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It is well known that the only ring automorphism of $\mathbb{R}$ is the identity. This follows from the fact that all ring automorphisms of $\mathbb{R}$ must fix $0$, and be order preserving, and hence can be proven to be continuous.

It is clear that you cannot follow the same line of reasoning to prove the same thing for $\mathbb{R}^n$, as it's not an ordered set. Is it true that $Aut(\mathbb{R}^n) = \lbrace \mathrm{id} \rbrace$?

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How are you defining multiplication in $\mathbb{R}^n$? Or what structure (if not a ring) do you have on $\mathbb{R}^n$? – Ross Millikan Apr 3 '11 at 18:45
I'm not sure I understand the question -- do you mean $\mathbb{R}^n$ as a product of rings? Then swapping any two of the factors is an automorphism. I don't know any other interpretation of $\mathbb{R}^n$ as a ring. – joriki Apr 3 '11 at 18:47
Are you choosing the product ring structure for $\mathbb R^n$ or something else? If you choose the product structure (compoinent-wise multiplication, addition, etc) then $\Sigma_n$ acts on it, by permuting the coordinates. – Ryan Budney Apr 3 '11 at 18:48
up vote 5 down vote accepted

$\mathbb{R}^n$ is still partially ordered by the product order, and it's still true that any automorphism must preserve the product order by the same argument. In fact the same argument as in the case of $\mathbb{R}$ shows that an automorphism of $\mathbb{R}^n$ is $\mathbb{R}$-linear.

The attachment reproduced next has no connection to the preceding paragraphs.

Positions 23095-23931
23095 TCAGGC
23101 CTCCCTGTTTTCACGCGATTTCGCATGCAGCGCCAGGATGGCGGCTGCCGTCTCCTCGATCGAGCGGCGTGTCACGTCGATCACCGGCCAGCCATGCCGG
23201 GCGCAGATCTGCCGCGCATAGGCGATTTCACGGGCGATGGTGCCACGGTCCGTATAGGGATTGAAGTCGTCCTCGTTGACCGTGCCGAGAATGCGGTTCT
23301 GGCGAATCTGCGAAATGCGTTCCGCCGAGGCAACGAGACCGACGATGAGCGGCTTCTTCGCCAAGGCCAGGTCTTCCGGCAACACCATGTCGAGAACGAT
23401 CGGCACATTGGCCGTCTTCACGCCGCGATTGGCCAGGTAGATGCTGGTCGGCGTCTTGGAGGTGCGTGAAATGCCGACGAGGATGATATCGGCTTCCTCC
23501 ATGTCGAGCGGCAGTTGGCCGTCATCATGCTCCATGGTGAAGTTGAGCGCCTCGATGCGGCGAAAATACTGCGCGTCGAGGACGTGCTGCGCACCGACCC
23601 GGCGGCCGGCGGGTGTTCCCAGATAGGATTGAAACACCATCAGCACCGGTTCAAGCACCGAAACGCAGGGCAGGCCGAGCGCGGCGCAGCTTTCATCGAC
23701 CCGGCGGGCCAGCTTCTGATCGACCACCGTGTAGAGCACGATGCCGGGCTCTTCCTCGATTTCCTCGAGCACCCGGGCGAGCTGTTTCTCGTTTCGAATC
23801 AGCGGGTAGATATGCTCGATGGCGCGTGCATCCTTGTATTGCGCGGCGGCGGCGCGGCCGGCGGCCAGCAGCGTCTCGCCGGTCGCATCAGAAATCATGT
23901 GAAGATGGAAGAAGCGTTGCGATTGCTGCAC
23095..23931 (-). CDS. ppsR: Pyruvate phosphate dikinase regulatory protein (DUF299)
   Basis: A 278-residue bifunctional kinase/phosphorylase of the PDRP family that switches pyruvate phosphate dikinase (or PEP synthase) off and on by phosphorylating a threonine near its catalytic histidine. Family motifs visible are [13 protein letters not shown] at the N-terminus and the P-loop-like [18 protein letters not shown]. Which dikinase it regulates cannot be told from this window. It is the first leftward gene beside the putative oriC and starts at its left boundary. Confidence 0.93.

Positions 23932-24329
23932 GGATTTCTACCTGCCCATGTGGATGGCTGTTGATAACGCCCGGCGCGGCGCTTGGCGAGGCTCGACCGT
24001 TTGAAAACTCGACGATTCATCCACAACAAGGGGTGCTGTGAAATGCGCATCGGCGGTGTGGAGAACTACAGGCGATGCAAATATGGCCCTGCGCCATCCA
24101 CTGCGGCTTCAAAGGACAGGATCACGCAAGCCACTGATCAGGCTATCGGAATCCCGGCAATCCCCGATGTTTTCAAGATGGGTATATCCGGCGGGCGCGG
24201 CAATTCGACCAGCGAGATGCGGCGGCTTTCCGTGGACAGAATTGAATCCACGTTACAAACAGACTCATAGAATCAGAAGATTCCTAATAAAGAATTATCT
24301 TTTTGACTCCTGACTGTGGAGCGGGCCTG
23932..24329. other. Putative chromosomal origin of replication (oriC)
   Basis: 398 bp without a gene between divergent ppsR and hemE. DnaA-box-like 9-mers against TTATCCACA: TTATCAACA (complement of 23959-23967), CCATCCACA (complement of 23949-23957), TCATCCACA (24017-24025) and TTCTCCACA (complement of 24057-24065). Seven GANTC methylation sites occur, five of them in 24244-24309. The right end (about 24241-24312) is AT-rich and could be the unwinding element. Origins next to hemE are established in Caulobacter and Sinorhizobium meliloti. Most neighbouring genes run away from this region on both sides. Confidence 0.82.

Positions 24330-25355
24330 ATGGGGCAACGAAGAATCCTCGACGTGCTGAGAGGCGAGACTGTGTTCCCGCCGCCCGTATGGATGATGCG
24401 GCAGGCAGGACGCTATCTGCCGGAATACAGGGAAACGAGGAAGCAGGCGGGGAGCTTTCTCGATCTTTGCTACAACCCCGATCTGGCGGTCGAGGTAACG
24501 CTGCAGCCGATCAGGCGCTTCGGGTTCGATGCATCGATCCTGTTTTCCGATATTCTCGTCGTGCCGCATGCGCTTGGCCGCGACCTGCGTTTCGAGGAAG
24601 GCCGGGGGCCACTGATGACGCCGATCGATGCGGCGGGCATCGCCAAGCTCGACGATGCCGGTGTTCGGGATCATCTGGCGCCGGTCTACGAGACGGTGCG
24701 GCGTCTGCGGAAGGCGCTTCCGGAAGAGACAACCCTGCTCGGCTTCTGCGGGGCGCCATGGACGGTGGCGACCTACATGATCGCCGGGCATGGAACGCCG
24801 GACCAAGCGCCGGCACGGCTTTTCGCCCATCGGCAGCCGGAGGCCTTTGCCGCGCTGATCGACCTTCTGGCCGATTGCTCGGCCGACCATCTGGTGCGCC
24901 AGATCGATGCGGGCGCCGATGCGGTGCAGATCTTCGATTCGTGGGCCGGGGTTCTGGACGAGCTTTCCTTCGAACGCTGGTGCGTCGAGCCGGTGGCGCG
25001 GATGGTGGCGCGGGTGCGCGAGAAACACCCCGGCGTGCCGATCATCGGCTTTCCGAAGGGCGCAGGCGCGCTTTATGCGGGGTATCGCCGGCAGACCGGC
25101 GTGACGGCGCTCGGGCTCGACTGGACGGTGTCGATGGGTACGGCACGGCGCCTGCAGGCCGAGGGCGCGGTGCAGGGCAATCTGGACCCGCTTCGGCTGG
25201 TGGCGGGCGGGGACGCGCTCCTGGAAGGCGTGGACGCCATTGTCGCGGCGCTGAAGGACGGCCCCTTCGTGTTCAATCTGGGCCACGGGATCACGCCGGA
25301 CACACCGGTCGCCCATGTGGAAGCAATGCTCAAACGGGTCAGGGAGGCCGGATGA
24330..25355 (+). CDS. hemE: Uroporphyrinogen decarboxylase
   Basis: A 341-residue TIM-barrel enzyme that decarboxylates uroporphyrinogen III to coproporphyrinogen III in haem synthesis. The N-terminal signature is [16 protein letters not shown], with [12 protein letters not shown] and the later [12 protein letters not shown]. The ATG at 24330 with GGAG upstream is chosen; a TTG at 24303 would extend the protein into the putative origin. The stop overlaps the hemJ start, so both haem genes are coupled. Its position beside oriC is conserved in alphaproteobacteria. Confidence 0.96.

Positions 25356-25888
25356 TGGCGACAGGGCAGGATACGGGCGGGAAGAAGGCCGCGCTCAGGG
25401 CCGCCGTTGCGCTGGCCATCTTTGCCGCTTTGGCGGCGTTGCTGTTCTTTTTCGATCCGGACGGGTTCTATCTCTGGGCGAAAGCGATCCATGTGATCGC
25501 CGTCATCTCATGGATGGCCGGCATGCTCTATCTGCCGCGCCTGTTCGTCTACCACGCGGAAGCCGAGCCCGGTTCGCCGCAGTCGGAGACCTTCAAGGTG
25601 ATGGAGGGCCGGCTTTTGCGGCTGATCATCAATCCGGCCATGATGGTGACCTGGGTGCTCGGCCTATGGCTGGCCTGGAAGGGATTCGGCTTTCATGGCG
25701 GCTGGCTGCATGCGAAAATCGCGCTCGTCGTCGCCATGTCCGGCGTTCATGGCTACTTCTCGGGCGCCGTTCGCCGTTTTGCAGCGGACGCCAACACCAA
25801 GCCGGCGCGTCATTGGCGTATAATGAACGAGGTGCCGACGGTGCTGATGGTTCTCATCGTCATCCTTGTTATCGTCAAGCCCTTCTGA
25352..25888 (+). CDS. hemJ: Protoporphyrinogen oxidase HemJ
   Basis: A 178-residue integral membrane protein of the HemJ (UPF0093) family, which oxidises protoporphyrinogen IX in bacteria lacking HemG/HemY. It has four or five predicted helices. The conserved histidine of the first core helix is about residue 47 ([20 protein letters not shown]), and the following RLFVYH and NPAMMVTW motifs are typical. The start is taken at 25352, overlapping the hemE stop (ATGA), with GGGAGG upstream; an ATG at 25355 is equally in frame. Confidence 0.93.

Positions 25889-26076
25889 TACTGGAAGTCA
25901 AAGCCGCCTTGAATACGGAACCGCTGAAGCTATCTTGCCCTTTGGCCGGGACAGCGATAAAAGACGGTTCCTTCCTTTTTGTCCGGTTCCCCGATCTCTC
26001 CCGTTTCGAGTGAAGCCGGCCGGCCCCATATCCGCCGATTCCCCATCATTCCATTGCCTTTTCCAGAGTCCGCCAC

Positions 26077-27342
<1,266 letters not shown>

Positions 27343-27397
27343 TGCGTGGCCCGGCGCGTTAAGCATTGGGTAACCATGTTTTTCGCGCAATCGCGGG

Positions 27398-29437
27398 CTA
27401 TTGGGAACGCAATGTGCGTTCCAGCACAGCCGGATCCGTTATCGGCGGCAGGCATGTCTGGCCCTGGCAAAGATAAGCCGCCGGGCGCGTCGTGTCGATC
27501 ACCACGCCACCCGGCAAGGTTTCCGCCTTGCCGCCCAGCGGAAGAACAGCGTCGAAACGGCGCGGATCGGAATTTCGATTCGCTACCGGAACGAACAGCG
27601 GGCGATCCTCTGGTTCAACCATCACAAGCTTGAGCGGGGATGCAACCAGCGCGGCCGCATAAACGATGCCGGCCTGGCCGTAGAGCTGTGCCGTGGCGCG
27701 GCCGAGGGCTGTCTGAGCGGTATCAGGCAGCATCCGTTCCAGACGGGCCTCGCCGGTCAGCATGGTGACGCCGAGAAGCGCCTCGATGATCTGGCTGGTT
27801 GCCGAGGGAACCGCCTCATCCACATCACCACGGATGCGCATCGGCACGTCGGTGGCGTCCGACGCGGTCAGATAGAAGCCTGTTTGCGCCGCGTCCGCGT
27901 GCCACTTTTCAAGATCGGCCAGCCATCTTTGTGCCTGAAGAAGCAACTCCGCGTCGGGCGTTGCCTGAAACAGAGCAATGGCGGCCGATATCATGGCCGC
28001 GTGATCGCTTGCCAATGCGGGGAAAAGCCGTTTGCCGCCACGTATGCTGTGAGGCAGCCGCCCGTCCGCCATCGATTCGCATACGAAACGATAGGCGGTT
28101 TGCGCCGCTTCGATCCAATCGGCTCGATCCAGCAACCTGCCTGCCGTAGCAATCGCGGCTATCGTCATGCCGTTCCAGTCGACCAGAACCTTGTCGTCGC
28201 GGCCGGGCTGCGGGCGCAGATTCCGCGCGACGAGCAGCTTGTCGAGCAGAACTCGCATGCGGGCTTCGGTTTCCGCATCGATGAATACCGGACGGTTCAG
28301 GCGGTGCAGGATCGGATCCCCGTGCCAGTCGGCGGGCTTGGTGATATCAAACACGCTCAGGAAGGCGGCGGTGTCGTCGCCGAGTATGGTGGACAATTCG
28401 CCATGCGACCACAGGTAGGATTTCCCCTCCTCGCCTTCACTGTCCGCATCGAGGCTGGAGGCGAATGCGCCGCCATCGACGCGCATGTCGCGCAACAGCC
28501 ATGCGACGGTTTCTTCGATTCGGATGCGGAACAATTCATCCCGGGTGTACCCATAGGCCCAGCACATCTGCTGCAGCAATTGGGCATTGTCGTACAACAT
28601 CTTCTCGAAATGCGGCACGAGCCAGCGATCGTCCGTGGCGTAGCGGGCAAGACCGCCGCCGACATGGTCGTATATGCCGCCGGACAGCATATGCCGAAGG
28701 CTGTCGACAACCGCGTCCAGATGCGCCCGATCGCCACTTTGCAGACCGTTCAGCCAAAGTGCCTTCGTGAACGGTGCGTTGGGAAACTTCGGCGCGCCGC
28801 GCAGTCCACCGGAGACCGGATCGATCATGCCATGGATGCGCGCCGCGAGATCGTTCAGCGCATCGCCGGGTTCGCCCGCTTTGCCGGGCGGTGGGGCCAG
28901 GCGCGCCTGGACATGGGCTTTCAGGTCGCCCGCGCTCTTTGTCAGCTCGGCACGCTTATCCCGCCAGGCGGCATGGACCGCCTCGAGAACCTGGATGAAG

(For those who aren't familiar with the argument, here's a quick sketch. First, any abelian group homomorphism of $\mathbb{Q}$-vector spaces is $\mathbb{Q}$-linear. Second, any ring homomorphism preserves the set of squares. Third, any $\mathbb{Q}$-linear map preserving squares is order-preserving, hence must in fact be $\mathbb{R}$-linear by approximating any real number from above and below by rationals.)

Actually much more is true. Let $X, Y$ be compact Hausdorff spaces and $C(X)$ the space of continuous functions $X \to \mathbb{R}$. Then it turns out that every ring homomorphism $C(Y) \to C(X)$ comes from a continuous map $X \to Y$ by precomposition. This is proven here and here. In particular setting $X = Y$ to be the discrete space with $n$ points it follows that $\text{Aut}(\mathbb{R}^n) \cong S_n$.

Here is a completely elementary way to finish the argument inspired by Chris Eagle's comment. Any automorphism permutes the idempotents, and these are precisely the elements whose entries are either $1$ or $0$. By linearity an automorphism is determined by what it does to the standard basis idempotents $e_i$, and it must send each $e_i$ to a distinct sum of some $e_j$'s. But this is also true of the inverse of the automorphism, so they compose to the identity if and only if each $e_i$ is sent to exactly one other $e_j$ (or else too many terms appear in the composite evaluated on $e_i$).

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This case can also be proven more directly, again using the product ordering. The standard basis elements of $\mathbb{R}^n$ (one entry $1$, the rest $0$) can be characterised as the minimal nonzero idempotents. This property is obviously preserved by automorphism, so any automorphism permutes the standard basis. Since the automorphism is also $\mathbb{R}$-linear, we have the result. – Chris Eagle Apr 3 '11 at 20:15
@Chris: nice argument. I thought something like that would work. – Qiaochu Yuan Apr 3 '11 at 20:22

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